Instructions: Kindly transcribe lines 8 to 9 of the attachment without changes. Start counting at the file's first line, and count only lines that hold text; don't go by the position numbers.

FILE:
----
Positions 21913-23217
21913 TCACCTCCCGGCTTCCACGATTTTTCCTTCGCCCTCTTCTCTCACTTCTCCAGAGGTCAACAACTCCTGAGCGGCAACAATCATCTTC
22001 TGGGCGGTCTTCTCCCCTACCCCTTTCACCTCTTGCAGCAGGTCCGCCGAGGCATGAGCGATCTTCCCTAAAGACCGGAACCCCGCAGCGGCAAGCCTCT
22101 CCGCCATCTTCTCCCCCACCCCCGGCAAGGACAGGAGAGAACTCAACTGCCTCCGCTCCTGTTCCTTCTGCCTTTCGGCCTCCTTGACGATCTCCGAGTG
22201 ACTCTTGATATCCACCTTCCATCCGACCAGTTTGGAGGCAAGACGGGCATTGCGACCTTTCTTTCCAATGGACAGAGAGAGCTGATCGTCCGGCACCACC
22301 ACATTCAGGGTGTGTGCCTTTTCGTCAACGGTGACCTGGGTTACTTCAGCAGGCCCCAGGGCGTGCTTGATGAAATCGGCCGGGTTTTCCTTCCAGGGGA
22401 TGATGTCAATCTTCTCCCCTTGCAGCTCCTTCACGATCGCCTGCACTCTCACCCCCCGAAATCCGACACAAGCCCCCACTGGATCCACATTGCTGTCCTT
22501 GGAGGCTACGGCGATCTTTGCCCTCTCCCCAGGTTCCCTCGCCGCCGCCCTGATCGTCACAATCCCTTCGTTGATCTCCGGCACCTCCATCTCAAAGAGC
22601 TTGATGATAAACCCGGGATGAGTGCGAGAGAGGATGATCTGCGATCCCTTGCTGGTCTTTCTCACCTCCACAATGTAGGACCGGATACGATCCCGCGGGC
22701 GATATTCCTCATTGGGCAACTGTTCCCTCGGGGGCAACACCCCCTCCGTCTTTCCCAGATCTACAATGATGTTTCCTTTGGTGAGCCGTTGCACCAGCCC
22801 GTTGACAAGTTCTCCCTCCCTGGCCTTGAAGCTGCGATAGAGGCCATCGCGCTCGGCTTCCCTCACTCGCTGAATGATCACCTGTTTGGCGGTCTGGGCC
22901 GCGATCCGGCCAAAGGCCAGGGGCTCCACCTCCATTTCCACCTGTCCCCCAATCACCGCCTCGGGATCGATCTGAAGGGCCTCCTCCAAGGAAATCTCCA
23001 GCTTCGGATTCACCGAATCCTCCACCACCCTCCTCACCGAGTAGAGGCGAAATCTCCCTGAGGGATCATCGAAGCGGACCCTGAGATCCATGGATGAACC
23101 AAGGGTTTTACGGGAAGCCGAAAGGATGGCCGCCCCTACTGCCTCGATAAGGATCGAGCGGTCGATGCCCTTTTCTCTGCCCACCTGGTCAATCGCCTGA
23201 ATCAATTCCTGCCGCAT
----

22501 GGAGGCTACGGCGATCTTTGCCCTCTCCCCAGGTTCCCTCGCCGCCGCCCTGATCGTCACAATCCCTTCGTTGATCTCCGGCACCTCCATCTCAAAGAGC
22601 TTGATGATAAACCCGGGATGAGTGCGAGAGAGGATGATCTGCGATCCCTTGCTGGTCTTTCTCACCTCCACAATGTAGGACCGGATACGATCCCGCGGGC